The Government says APMCs and MSP won’t be abolished. So why will a more open market system affect the farmers?
The laws will allow the creation of private Mandis parallelly and they will not be taxed. So buyers will go to the private mandis and the government APMCs will fall apart. The sellers will also be helpless and go there. The new system will benefit for 2 years – they will get good prices for crops but beyond that the Govt APMC will decline based on past experience from what happened in Bihar. Nobody said they were going to remove the APMCs but it happened. There will also be crops imported from abroad. When 5 lakh tonne corn was imported from America, corn from Bihar was forced to be sold at a very cheap price.
Why does the government feel that it’s their responsibility to provide cheap raw materials to the agro food industry? These companies buy raw materials from farmers at Rs 2 a kilo and sell a 20 gm bag of chips for Rs 20. I don’t understand why the government is so concerned about the profit of the agro food industry. Inputs in the agricultural sector, such as tractors, fertilizers and seeds are being made by big private corporations but the output (grains) has been in the hands of the farmers. Now they want the input and output to be captured by big corporations.
Nobody is even talking about the third farm law.
It relates to essential commodities. It will allow private players to procure and stock food grains. Earlier also you could stock food grains but you had to inform the district collector. Now big corporations will not have to inform anyone, this will allow them to create false shortages of some grains.
Your sympathies lie with farmers then?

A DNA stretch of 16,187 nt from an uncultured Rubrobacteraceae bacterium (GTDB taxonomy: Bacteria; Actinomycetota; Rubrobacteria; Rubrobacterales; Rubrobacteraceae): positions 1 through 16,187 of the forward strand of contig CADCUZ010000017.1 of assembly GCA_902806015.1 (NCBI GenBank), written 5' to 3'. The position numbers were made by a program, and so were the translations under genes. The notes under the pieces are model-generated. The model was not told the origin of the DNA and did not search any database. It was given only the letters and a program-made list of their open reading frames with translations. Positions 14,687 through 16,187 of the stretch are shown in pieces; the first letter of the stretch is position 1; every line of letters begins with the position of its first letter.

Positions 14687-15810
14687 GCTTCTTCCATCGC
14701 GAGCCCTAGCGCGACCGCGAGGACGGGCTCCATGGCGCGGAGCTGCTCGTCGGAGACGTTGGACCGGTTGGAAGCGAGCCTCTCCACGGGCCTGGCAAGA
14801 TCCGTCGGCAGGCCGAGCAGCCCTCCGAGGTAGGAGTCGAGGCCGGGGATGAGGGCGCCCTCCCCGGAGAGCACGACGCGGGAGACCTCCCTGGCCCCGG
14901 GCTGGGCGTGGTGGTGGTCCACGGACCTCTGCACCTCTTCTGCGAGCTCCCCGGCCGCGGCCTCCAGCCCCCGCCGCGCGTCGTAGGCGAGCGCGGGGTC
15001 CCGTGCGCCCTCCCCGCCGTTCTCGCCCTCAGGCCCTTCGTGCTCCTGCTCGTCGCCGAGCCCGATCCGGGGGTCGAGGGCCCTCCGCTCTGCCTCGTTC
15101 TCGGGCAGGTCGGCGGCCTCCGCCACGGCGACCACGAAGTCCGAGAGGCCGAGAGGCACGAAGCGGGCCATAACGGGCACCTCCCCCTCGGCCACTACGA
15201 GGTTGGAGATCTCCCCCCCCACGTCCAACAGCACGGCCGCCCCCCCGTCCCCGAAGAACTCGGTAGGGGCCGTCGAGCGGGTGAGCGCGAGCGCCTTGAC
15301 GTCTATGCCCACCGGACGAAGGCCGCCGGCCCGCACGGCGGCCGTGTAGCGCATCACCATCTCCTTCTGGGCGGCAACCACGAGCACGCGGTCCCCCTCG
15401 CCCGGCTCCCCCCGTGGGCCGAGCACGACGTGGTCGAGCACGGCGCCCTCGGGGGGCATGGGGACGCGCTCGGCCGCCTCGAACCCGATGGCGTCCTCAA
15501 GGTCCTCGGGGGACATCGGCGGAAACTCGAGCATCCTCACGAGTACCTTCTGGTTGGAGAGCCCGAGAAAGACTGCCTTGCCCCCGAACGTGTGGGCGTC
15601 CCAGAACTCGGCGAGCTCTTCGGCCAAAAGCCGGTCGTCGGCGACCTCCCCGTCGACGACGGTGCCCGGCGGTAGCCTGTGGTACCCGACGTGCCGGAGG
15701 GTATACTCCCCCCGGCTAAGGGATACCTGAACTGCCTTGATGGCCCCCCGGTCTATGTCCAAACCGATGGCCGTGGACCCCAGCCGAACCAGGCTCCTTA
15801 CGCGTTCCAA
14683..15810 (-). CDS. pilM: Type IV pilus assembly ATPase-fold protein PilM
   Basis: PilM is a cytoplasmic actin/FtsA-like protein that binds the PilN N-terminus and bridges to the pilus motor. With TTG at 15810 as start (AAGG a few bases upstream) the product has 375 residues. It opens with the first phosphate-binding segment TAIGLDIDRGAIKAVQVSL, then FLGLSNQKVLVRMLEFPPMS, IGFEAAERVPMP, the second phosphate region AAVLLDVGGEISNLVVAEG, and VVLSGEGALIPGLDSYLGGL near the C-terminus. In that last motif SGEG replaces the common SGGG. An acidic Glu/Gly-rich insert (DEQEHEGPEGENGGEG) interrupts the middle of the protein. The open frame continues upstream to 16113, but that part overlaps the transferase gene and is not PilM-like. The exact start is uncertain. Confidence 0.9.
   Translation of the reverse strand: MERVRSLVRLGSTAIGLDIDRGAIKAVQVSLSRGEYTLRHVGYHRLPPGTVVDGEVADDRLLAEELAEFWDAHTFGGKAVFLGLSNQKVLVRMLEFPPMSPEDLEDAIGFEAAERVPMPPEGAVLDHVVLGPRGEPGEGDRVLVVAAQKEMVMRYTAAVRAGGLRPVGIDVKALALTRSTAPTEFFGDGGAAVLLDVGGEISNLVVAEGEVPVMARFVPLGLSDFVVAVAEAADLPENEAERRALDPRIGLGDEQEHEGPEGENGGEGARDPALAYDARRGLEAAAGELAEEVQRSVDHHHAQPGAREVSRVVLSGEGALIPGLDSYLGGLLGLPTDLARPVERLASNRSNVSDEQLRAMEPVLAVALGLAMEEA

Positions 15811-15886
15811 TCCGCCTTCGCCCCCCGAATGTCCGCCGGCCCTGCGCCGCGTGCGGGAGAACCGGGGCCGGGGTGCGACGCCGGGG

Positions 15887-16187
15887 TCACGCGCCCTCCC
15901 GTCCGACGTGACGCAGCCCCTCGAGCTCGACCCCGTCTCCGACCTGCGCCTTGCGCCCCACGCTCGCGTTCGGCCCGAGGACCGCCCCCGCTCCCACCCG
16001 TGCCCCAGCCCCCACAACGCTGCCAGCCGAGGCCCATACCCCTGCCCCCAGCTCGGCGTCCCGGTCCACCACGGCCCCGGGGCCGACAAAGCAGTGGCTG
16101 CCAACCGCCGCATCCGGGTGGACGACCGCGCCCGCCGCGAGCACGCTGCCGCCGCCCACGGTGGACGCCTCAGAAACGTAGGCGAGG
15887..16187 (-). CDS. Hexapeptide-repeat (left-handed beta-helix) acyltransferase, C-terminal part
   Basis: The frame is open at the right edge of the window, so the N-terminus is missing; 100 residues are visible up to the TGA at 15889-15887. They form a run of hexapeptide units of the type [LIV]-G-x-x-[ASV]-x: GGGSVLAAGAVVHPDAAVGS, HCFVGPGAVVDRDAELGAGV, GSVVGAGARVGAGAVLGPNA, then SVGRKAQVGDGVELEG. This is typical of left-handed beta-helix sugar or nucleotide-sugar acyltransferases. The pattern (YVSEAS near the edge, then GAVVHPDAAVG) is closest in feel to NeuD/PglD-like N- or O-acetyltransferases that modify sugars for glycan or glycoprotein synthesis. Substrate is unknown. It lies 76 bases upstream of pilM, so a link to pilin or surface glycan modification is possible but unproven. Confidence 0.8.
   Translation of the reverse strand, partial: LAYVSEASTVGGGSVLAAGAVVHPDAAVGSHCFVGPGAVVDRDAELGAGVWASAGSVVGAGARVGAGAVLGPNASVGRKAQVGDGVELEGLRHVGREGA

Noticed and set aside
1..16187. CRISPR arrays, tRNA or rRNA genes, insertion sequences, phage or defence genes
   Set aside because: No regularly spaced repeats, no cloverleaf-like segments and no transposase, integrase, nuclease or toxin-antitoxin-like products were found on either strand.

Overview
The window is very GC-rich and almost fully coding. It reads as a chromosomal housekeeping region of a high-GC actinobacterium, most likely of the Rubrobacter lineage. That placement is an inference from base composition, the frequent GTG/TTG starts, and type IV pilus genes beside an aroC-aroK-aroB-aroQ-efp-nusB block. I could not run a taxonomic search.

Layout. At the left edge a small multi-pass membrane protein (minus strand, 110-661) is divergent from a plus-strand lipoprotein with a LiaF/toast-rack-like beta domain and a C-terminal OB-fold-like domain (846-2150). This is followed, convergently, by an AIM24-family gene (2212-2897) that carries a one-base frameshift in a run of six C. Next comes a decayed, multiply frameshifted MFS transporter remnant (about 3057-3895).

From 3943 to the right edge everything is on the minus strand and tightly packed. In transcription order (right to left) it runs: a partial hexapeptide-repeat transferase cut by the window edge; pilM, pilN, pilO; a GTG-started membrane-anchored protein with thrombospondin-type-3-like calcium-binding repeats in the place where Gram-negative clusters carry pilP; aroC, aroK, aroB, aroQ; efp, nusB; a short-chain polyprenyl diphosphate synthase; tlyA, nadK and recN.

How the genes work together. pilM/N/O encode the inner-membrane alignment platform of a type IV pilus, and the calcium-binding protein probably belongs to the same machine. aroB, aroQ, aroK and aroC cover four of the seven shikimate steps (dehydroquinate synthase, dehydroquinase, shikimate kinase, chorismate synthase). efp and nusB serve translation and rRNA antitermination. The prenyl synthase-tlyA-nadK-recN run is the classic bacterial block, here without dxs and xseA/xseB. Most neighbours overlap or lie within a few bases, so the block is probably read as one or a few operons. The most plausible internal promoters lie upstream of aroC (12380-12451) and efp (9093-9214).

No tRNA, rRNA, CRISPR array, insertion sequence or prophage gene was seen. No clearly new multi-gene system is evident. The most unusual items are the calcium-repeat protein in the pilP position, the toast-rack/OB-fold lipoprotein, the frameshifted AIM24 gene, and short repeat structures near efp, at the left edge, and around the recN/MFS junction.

When you see there is so much inequality, it is our duty as journalists to write about the section or class who is oppressed like labourers and farmers. It’s difficult to be balanced and impartial, your sympathy will be with the people who are suffering so much oppression.
Do these sympathies influence your political ideologies?
I have no ideology. If I had political ideology I would be an activist. I just have to understand issues and report. I have no interest in left or right politics.
Beyond reporting, how do you try and bring attention to rural people’s problems?
My job is to report the issues. I do send reports to farm unions to draw attention to the very serious issues. When there were bad locust attacks I sent my reports to the local governments and farm unions in Rajasthan and NGOs who work in the farm sector. In case they can help farmers.
I am not an activist. I can’t shout slogans with farmers. That’s not my job. The first step is to report. Secondly, those who are concerned about farmers issues, you can coordinate their efforts.
Besides the farmers’ protest what are the other issues you are covering now?
I reported about the arrest of Dalit protestors Shiv Kumar and Nodeep Kaur and their abuse by the police. Custodial violence is also caste based. They were beaten so badly because they are Dalits. If they had been from a dominant caste they would not have been treated so badly. When I report on these issues even the police authorities ask me why I am reporting on Dalits. The police don’t even consider them as human beings.
We need to talk more about the police being used by political parties. The Police refer to anyone who protests as a desh drohi (anti-national). Who has filled their head with these opinions that protestors are anti-national?
Do people tend to label you because of the nature of your journalism?
That’s the job of people, to call you a Khalistani or Urban Naxal. Either you focus on the label they give you or on your journalism. Only your journalism can answer these labels and accusations. Neither am I attached to a political party or organization. I am just witnessing who is being treated unjustly in society and I report about that. People troll me on twitter and abuse me. I don’t respond to anything fake. I only engage in discussions that are concrete and factual.